Hospitalizations in Minnesota due to Covid-19 reached a peak of 1,840 on Nov. 30. For perspective, in 2019, the state had a total of 11,364 “patient-ready” beds—i.e., beds that wouldn’t require hospitals to make any physical changes before accepting patients (per MDH data). That’s less than 20 percent of overall capacity, but it’s important to keep in mind that hospitals have non-Covid patients to take care of, too. Generally, those patients far exceed the number of Covid hospitalizations. What’s more, according to MDH data, the state actually had more than 16,000 licensed “banked” beds, which could be converted for patient use if needed.
Koranne maintains that “the physical space to provide care to Covid-19 patients has never been an issue since the very beginning of the pandemic. There has always been excess bed capacity available.”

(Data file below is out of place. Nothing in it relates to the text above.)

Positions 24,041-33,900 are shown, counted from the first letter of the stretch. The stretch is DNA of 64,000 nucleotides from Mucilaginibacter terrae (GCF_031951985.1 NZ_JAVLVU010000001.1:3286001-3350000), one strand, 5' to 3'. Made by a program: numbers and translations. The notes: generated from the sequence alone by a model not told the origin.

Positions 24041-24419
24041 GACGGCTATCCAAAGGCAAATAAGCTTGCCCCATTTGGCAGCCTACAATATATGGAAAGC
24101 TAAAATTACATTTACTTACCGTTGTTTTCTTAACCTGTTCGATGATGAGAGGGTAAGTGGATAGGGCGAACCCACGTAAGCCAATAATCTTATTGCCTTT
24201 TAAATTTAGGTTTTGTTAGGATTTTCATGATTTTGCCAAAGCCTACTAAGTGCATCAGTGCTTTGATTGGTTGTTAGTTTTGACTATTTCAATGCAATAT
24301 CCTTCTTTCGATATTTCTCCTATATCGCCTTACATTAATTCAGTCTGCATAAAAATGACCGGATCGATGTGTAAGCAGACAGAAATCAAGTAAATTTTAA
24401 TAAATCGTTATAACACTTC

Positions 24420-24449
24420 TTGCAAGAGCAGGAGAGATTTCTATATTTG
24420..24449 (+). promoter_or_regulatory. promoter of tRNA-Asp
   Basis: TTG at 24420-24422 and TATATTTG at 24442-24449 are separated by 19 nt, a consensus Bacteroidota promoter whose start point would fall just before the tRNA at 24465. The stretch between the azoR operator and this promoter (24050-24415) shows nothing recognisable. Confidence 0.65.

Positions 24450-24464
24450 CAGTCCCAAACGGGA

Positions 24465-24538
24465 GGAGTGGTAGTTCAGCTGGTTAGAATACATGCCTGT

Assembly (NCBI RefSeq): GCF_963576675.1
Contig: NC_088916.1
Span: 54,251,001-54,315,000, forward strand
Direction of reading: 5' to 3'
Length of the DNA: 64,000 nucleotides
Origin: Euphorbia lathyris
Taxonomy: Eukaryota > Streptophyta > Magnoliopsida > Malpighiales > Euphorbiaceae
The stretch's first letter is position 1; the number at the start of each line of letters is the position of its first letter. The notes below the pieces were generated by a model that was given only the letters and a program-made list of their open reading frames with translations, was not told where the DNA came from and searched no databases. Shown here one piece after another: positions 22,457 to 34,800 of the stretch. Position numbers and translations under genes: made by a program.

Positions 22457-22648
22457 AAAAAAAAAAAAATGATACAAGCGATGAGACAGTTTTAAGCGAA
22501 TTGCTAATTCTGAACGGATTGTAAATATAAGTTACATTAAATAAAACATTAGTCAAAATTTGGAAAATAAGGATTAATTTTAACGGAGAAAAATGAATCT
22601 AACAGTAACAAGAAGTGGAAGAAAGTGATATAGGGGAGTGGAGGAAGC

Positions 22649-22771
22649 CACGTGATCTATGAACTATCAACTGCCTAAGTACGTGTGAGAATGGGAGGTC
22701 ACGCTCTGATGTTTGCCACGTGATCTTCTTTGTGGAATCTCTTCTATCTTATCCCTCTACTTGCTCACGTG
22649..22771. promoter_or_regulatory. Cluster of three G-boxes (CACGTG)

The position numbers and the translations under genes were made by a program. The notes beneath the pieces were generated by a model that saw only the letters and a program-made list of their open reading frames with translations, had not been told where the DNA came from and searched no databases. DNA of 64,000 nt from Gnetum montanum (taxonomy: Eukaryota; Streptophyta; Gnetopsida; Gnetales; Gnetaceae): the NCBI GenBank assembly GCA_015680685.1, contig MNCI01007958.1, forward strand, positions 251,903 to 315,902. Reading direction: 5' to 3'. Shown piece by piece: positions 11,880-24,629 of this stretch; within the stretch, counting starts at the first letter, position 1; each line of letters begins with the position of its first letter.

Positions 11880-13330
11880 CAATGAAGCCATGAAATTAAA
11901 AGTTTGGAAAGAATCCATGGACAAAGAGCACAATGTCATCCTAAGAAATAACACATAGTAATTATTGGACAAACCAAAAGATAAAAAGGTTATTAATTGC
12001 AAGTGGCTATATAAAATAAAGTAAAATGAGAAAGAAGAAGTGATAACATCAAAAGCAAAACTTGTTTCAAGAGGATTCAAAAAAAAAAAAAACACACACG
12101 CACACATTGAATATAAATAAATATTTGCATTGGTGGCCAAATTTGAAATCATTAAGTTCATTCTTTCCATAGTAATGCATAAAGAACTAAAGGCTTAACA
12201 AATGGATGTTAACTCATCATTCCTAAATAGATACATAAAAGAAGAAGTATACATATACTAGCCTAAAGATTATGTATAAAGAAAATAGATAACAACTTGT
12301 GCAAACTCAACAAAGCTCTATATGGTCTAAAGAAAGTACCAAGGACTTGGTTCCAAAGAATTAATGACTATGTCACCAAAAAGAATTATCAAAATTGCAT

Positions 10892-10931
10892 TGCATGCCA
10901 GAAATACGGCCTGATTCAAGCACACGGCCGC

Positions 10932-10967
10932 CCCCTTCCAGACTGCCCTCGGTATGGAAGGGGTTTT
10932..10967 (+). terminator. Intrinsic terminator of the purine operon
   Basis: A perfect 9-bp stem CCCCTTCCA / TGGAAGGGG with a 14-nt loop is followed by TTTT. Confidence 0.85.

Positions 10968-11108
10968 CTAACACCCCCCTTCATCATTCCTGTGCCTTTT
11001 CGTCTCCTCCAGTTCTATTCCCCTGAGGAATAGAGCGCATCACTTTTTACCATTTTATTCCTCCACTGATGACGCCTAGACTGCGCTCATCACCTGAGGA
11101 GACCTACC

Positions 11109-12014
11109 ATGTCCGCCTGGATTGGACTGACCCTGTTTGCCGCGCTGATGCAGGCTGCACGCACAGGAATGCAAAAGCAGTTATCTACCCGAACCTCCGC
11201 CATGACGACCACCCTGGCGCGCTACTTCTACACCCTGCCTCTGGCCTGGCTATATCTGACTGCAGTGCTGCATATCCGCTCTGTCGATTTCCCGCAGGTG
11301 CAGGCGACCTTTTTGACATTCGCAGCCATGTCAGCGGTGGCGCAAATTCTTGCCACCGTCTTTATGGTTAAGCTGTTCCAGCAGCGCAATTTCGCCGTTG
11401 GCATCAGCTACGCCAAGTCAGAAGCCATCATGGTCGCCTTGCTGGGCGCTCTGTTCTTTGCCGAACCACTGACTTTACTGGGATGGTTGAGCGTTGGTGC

It’s a good thing for hospitals to run high occupancy. If they ran at a low occupancy and had a lot of open beds and staff just waiting around, that is going to add costs to the system.
— Dr. Rahul Koranne, CEO Minnesota Hospital Association
That’s why MHA stresses the importance of “care capacity”—the combination of beds, staff, and equipment to take care of patients. Koranne acknowledges the tough economic consequences of state-mandated lockdowns, but he argues they were necessary to keep care capacity in balance and to keep the state’s overall Covid-19 case count low.
“Minnesotans have sacrificed for many months to help ensure that we have enough care capacity to meet the needs of both Covid and non-Covid patients,” he says. “Without those sacrifices, it is likely that more people would have contracted Covid, needing hospital and ICU care and stress-testing our system even more.”